Love & Kisses, Viki.
I read a review recently which criticized this classic work simply on the basis that the language was that of the Forties, and times have changed. If a reader is unable to get over this point, and the book was first published in 1951 with sections from earlier years, then it is unlikely that they will be capable of appreciating the main thread of the entire work. Salinger has written from the perspective of a young man, beset by many troubles, who is unable to come to terms with his own life, with society, with the education system which, he seems to feel, has failed him in many ways. It is, from the main character’s point of view, a very one-sided, lamenting tale filled with worries, with missed expectations, with mental anguish and hopelessness.
It is a work which is still very relevant in our times, if the reader is able to understand everything that has been packed into the text.
Photo Credit: madamepsychosis – Creative Commons
We are confronted with a young man who has failed in college and faces the prospect of returning to his home, his family, with little hope for the future. He has failed before, and we gain the impression very quickly that he knows he will fail again. He has no real interest in society, in the world around him, but has an inner vision of what he wishes to do, where he wishes to be, but not how he can achieve it.
He is a young man lost in memories of better times, of possibilities, of grand ideas. His mind constantly wanders, digressions within the story as he recalls people and places, events which have impressed him, mainly from his childhood and formative years. He is comfortable around younger children and avoids, with few exceptions, conversation with his peers who are, to his way of thinking, boring, shallow or arrogant. We gain the impression that he hates much of society, or the society he has been forced to grow up in, to spend his college years with, and would love to return to an ideal which, perhaps, has never existed.
We follow the wandering thoughts and memories of a man on the brink, overwhelmed by events he cannot understand, surrounded by people who cannot help him, by people who see the chance of taking advantage of his problems for their own ends. We see a man who other people do not want to understand, who cannot see that he has mental problems and that he is completely out of his depth in society. And it makes no difference whether the language used is from the Forties or from our own times: the story is as fresh today as it was over fifty years ago.
That The Catcher in the Rye is one of the most banned books in the United States is understandable: it has been objected to, removed from bookshelves by those who cannot read beyond the words on a page, who cannot see the anguish, the pain, the complete lack of hope a young man feels. People who cannot understand that a seemingly normal young man from a good family, attending a good college, can have problems far beyond those they have experienced themselves. It is a work well worth reading just to delve into the mind of someone faced with insurmountable mental problems, with depression, with hyper-activity who cannot keep his ideas running along one straight track but has to digress, explore, worry and justify.
The more astute reader will understand long before the final passages exactly what this character is talking about as he relates his life and memories, but the closing lines are still an eye-opener, and a warning to society. In modern times it could almost be suggested that this man is one who is working towards a complete breakdown which, with the right tools, could cost the lives of countless others through an act of violent hopelessness.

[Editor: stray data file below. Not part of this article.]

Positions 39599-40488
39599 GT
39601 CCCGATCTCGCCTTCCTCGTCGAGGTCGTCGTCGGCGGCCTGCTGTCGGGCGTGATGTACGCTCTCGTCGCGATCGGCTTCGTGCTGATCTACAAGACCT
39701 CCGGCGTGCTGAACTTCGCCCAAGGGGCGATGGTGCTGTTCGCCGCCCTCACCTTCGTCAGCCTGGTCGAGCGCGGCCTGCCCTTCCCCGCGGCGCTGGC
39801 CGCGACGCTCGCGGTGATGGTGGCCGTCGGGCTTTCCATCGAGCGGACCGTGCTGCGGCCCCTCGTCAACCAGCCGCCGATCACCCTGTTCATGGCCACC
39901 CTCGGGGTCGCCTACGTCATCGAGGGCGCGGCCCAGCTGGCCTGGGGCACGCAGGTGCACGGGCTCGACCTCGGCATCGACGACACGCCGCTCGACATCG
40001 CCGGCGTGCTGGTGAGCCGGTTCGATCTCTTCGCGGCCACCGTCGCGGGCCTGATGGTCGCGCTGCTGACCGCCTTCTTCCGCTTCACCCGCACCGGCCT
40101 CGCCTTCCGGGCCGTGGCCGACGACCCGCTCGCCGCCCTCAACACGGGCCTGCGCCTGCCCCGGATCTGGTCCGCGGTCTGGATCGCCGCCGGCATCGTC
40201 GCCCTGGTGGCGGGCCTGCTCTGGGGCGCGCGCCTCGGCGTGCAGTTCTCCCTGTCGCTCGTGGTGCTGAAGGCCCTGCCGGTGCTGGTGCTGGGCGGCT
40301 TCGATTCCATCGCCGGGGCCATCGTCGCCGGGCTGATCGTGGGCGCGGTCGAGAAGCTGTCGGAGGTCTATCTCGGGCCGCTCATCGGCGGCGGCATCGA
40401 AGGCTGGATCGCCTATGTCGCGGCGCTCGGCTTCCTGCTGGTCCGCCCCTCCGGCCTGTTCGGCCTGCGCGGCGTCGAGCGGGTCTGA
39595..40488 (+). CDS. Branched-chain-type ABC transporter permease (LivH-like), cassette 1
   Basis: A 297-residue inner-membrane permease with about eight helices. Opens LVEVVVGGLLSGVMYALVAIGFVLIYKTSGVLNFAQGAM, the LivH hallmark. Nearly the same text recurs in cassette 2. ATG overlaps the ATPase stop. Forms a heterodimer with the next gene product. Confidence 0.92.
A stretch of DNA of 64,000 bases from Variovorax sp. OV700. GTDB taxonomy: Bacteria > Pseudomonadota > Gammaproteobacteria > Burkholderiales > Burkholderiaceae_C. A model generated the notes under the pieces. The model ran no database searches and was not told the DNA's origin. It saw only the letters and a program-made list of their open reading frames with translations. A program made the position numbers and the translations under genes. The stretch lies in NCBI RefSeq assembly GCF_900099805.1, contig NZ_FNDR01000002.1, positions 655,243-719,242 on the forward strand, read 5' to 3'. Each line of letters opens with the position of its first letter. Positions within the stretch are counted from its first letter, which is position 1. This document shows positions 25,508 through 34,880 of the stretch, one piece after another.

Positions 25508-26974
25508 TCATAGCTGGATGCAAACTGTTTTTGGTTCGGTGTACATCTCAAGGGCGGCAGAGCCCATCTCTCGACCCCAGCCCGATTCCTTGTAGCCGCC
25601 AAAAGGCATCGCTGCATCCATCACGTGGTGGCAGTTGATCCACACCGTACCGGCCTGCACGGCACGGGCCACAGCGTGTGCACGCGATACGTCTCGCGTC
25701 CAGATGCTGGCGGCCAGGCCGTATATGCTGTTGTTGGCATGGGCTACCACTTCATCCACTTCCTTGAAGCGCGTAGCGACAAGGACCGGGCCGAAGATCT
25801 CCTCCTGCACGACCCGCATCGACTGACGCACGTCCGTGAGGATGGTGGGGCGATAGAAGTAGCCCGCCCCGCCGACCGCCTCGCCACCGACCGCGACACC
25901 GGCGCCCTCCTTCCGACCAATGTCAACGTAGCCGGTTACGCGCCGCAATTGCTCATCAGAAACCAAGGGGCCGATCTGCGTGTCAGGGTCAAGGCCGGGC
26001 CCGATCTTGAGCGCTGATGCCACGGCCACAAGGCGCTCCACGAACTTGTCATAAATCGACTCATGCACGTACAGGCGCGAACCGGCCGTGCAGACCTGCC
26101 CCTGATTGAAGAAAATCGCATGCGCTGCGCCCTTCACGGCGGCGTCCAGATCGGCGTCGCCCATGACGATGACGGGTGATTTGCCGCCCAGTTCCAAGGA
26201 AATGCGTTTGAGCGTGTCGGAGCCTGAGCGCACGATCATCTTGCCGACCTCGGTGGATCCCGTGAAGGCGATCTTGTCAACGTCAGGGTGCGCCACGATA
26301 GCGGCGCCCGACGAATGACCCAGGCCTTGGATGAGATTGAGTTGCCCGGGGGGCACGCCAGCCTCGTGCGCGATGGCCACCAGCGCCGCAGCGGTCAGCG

Published by Little, Brown and Company. ISBN 978 0 316 76948 8
- Viktoria Michaelis.
Yesterday I received – finally! – a mail I have been waiting quite a while for. You will remember that I won the seventh prize in a photographic competition for my image of Colditz Castle in Saxony through Wikipedia, now I have confirmation that my prize – €30 book gift voucher – will be sent soon and that my photograph, along with other winners, is being featured in the 2014 Saxony calendar.
Once I get my copies and a bit more information about the publishers / sales points, I’ll let you know. Perhaps one or two of you will want a copy…
Love & Kisses, Viki.
I was caught quite by surprise when I found continuous entries on my logs which read:
and come from a wide range of different countries and IPs. Were a whole load of people trying to find one or another image on my blog and getting redirected straight to a 404 page? I someone trying to download images which don’t exist?
The thought arose because I’ve also been seeing things like this:
which is a clear example of someone trying to gain access to my theme files, even though the theme name they are using – and there have been several – isn’t mine at all. In fact, had they bothered to check the Footer, they’d know what the name of my theme is, but still not be able to access it.
Anyway, back to the initial thought. Which image are people trying to access, and why?
Research is better than just furrowing your brow and trying to come up with any form of explanation that might pass, so I did my favorite activity, and searched the Internet for information. Some people like to just move on, none-the-wiser, I like to know.
It turns out that it is a system built-in to certain Apple mobile devices which tries to find a favcon when someone accesses your site, by searching through the